It was great to see nearly all the circuits working first time, including all the modifications I’d made. The only small problems I had were with the bulbs not earthing properly in their holders (front side and a couple of rear lights) and one of the original relays’ terminals had been pushed out of it mounting point causing an intermittent lighting fault.
With these two sorted I could move onto the only major problem with the electrics….the usual winking headlights!
The Damage &
Whilst testing the headlight circuits I was disappointed to find the LH headlight did not motor up on its own. If I turned the manual knob on the bottom of the motor to raise it up it would then motor down on it’s own.
A quick check of the various feeds and earths to the motor pinpointed the problem down to the internal switches.
See my ‘SS1 Headlamps Guide’ document for more information on how the lights should operate.
I proved the switches were at fault by bridging the in & out wires the switch should have connected inside the motor. When connected the motor raised up the light unit with no problem.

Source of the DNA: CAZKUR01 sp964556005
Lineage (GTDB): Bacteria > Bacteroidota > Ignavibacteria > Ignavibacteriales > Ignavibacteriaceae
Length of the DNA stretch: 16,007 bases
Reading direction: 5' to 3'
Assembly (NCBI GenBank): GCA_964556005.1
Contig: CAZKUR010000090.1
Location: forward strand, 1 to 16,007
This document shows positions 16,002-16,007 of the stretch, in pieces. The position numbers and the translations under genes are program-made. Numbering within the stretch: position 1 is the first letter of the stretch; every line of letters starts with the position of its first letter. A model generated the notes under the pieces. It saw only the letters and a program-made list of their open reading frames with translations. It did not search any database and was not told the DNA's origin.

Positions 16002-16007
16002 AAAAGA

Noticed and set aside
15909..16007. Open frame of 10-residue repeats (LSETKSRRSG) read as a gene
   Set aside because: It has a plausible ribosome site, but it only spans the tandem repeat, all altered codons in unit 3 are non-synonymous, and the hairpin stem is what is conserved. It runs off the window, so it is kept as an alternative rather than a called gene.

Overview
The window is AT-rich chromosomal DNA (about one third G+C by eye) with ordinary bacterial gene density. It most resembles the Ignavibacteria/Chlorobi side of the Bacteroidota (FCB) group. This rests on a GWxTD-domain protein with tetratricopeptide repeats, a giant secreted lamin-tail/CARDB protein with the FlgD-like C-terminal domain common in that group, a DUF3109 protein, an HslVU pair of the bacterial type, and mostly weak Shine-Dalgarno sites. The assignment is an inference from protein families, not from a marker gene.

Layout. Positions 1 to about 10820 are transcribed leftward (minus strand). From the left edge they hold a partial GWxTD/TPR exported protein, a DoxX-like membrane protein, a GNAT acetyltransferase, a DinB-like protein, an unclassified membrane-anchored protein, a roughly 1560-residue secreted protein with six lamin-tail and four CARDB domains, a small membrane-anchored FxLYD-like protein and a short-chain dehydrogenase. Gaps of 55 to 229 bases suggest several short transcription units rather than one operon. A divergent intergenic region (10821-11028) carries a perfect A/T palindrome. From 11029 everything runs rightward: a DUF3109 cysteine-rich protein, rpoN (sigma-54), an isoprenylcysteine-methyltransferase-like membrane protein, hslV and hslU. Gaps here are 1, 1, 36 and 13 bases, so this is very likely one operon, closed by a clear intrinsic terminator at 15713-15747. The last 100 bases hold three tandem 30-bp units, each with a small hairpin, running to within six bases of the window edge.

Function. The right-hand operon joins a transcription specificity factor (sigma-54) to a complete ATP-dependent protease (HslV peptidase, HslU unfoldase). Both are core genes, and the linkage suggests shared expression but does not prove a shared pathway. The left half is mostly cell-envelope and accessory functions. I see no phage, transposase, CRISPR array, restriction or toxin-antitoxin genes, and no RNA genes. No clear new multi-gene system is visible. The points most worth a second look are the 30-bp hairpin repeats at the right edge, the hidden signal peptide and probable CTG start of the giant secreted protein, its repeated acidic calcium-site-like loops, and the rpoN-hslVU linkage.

To find out what was causing the motor not to raise up I took the motor assembly off the car and began to strip the switch box down. It did not look good even when I’d taken just the cover plate off, it looked like a lot of water had found its way into the unit at some point.
Five wires connect into the motor, two go directly to the actual motor (controlled via the relay mounted next to each motor assembly on the front armature) and the three remaining wires are a common and two feeds which when connected control the relay mentioned above to operate the motor.
On closer inspection the were two faults with the switching unit
a) One of the diodes had been burnt out and was basically a pile of ash!
b) The contact at the end with the burnt out diode was not mating with the copper “switch” strip
The photos show clearly the mess in the switch box….
A new diode (3 Amp) was purchased from Maplins at a cost of 10p and the contact pad was rebuilt with some careful soldering, the diode was then soldered to the pad and the feed cable
Here you can see the finished repair…..